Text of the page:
Most products made by The North Face have a casual slant—including the ThermoBall above—but the Ventrix unquestionably is a performance piece. The jacket has a more athletic cut than the Nano-Air, and includes technical features like tiny holes under the arms for venting and panels of higher denier fabric on the forearms. But we give the edge to the Nano-Air as a midlayer: it essentially matches the Ventrix in terms of performance without all the fuss, not to mention its clean styling wears better around town. But if you like the techy look and fit, the Ventrix is a similar concept as the Nano-Air for less... Read in-depth review
See the Men's North Face Ventrix See the Women's North Face Ventrix
Weight: 11.7 oz.
What we like: Light, breathable, and a great value.
What we don’t: Hand pockets don’t have zipper closures.
Outdoor Research jumped into the high-output synthetic market a few years ago with the Uberlayer, but it never fully clicked with us: it was too heavy, didn’t pack down well, was expensive at $299, and only came in a hoody design. But then they released the Ascendant, which addresses each and every complaint. By removing the inner liner and simplifying the feature set, the jacket is a feathery 11.7 ounces and priced very competitively at $215. And for midlayer use, we love the addition of a standard, non-hooded jacket.
Where could the Ascendant be improved? We value the focus on cutting weight, but we think Outdoor Research took it one step too far by making the hand pockets without zippered closures (the chest pocket is zippered, however). Also, the exposed insulation on the interior is more vulnerable to wear. Although the thinner 20-denier shell makes this jacket less durable than other (often pricier) midlayers from brands like Arc’teryx, Patagonia, and The North Face, we think the Ascendant is a great addition to the active insulation field... Read in-depth review
See the Men's Outdoor Research Ascendant See the Women's Outdoor Research Ascendant
Weight: 9.2 oz.
What we like: Breathable; extremely lightweight and packable.
What we don’t: No insulation in arms and hood; not as warm as the competition.
Not everyone needs to be counting ounces, but for backcountry missions, weight savings is paramount. With 40 grams of breathable Coreloft Compact insulation placed only in the core, the Atom SL (“superlight”) stands out as one of the lightest and most packable jackets on our list. You don’t get the same amount of warmth as with other synthetic midlayers, but you do get a highly breathable design that will keep you comfortable as you move down the trail or skin track. In addition, the SL’s low-profile hood stows easily behind your neck and doesn’t get in the way while touring.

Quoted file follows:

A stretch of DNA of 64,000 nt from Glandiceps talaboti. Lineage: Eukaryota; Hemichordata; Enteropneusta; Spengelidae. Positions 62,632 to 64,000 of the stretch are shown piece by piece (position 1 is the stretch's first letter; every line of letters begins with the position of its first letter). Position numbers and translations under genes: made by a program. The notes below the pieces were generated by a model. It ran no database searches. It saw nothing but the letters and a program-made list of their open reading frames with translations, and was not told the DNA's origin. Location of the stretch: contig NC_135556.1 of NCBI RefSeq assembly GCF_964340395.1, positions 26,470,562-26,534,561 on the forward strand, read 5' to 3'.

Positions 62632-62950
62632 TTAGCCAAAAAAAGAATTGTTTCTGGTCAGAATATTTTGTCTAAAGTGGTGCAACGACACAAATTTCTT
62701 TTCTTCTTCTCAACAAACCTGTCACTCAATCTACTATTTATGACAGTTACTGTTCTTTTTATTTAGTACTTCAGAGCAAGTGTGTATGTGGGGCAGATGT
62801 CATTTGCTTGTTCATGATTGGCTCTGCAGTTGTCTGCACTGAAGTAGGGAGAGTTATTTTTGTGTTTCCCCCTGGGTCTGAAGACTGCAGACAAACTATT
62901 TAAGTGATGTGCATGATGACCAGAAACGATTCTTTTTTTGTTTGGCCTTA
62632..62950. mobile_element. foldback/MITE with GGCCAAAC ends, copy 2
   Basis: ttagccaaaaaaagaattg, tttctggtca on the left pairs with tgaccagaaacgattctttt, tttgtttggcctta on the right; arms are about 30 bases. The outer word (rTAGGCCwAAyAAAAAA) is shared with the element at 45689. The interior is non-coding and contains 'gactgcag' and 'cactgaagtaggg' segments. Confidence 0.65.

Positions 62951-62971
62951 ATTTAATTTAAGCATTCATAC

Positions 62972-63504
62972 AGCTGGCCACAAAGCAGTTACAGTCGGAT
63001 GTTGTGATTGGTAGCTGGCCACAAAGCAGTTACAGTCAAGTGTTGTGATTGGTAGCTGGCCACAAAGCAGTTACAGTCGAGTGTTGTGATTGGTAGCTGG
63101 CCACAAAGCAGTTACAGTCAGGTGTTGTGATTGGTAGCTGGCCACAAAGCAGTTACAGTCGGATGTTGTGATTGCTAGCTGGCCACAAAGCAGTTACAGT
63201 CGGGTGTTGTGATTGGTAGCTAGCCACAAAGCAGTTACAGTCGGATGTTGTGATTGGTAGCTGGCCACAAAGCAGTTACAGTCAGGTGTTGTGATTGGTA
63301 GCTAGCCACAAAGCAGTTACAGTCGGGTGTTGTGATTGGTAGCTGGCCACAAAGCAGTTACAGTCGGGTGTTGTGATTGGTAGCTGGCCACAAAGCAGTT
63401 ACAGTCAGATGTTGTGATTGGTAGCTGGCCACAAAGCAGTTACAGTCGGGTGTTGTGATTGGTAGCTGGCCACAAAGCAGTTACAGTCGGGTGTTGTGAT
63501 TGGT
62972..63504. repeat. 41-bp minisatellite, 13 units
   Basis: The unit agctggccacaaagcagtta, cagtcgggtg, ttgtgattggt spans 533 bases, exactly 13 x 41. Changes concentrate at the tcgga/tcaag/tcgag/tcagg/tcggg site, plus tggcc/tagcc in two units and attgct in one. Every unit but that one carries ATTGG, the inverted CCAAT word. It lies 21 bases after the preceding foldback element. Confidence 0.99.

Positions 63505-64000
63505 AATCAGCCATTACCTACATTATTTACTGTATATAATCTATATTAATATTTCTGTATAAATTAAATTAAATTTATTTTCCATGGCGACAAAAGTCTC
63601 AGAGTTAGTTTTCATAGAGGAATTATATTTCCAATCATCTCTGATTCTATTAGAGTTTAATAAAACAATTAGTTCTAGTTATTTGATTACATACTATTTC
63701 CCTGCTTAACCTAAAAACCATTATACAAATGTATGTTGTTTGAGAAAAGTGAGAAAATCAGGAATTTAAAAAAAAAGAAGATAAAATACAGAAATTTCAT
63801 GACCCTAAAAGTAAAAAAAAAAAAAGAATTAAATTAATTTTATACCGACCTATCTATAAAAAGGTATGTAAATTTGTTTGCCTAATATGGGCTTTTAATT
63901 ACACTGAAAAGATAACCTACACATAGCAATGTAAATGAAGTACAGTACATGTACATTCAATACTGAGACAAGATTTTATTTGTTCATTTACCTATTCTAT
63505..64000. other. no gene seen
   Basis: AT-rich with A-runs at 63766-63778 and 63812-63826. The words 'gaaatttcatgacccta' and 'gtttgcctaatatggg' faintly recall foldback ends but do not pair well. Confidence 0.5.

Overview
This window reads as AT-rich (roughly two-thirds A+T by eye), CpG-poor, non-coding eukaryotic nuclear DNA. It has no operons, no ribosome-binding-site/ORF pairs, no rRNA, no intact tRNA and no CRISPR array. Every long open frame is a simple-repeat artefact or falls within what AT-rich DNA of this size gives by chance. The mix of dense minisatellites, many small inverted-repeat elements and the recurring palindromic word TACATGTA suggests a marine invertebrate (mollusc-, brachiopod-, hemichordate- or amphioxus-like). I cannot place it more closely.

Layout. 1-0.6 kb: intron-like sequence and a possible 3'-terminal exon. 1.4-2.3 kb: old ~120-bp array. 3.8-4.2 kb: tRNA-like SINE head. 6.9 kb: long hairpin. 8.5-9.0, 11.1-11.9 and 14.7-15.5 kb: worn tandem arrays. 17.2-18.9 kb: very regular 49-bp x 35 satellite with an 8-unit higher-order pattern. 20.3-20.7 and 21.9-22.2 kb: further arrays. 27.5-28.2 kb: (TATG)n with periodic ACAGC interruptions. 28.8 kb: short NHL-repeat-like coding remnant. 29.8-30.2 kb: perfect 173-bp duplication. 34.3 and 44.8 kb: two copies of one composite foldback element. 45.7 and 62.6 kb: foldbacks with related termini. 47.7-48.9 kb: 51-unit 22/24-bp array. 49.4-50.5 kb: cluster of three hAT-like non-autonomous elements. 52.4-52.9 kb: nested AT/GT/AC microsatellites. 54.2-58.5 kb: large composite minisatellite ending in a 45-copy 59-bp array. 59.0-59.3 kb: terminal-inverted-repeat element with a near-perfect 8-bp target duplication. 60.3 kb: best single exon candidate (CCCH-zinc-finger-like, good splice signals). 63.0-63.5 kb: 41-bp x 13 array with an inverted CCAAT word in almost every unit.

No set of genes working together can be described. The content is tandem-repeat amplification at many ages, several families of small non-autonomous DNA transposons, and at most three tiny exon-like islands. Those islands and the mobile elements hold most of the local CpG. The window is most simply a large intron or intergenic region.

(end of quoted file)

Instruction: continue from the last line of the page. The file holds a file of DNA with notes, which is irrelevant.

The Atom SL is a true niche piece—keep in mind that both the arms and hood of the jacket are uninsulated, making it more akin to a vest in terms of warmth (but with the bonus of weather resistance if you choose to wear it without a shell). Unless you run very warm during activity, we don’t recommend it for true winter temperatures. Further, if you’re willing to compromise on breathability, a layer like the Cerium LT will provide a lot more warmth and loft for a small .7-ounce weight penalty. But for a lightweight insulator that’s ideal for mild weather use or high-output activities, the Atom SL deserves a look.
See the Men's Arc'teryx Atom SL See the Women's Arc'teryx Atom SL
Weight: 9.8 oz.
What we like: Warmth where you need it most.
What we don’t: Less versatile as an outerlayer.
We all know by now that down is the warmest and most packable insulator, but for midlayer use in moderate conditions, a full down jacket can be too much. Enter the Patagonia Down Sweater Vest, which will provide ample warmth around your core without overdoing it. Like the popular full jacket version, the Vest uses premium 800-fill down, has excellent build quality, and looks great, too. And the vest weighs only 9.8 ounces, a nice 3-ounce drop from the jacket.
We love this vest for wearing under a shell or even as an outerlayer for winter hiking and snowshoeing on a clear day. And of course, vests are great for casual wear in the fall and spring. One final piece of advice: if you go with a vest for a midlayer, make sure to choose a warm and comfortable baselayer. Obviously it matters more with your arms exposed.
See the Men's Patagonia Down Sweater See the Women's Patagonia Down Sweater
Weight: 16.6 oz.
What we like: Warm and breathable with a tough shell fabric.
What we don’t: Heavier than the options above without a boost in warmth.
Black Diamond is relatively new to the apparel scene, but their First Light jacket caught our eye as a high performance piece. Made with breathable PrimaLoft Silver Active insulation and a stretchy shell, the First Light is made to move with you on the skin track or while climbing. Furthermore, among high-output synthetic options, the jacket's Schoeller exterior fabric is tougher and offers superior protection against wind and moderate precipitation.
We tested the First Light's hooded version, and loved it for use primarily as an outer layer while climbing and backcountry skiing. But we're a little less enthusiastic about the standard jacket. To start, the stout shell isn’t necessary when worn as a midlayer, and the 16.6-ounce weight is among the heaviest on our list. Further, you’re not getting any extra warmth with its 60-gram fill. If the First Light were priced closer to the Ventrix above, it could very well move up our list, but at $229 it ends up with a midpack finish... Read in-depth review
See the Men's Black Diamond First Light See the Women's Black Diamond First Light
Weight: 15 oz.
What we like: Great range of motion.
What we don’t: A bit heavy and not as warm as a synthetic jacket.
For a serious performance fleece, we again turn to Arc’teryx and the versatile Kyanite. This jacket pretty much does it all: the midweight Polartec build works well as an active midlayer for backcountry skiing, yet it’s thick enough to wear as a standalone piece on the uphill and for climbing use in the shoulder seasons. We also appreciate the stretch of the fabric, which offers solid range of motion, and the trim fit means that you won’t have much in the way of bunching under a shell.